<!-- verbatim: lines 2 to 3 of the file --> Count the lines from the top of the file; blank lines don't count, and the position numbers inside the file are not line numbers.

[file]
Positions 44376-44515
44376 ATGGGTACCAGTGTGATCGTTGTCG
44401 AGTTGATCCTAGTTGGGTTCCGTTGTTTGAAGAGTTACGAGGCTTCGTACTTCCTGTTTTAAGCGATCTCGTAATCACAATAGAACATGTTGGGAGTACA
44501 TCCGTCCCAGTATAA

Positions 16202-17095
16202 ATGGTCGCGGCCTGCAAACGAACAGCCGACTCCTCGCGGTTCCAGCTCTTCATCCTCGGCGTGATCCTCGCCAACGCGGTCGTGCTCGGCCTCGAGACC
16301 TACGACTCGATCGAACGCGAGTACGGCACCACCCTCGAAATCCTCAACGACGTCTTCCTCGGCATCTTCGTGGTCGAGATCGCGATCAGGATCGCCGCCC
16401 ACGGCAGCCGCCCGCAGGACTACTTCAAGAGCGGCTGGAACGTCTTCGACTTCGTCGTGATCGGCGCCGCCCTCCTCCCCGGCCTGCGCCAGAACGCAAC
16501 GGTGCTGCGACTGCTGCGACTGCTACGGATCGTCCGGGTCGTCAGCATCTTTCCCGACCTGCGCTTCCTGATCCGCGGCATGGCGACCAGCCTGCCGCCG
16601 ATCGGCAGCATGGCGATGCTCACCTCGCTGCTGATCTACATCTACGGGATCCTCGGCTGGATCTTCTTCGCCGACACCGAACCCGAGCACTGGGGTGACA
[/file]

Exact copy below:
44376 ATGGGTACCAGTGTGATCGTTGTCG
44401 AGTTGATCCTAGTTGGGTTCCGTTGTTTGAAGAGTTACGAGGCTTCGTACTTCCTGTTTTAAGCGATCTCGTAATCACAATAGAACATGTTGGGAGTACA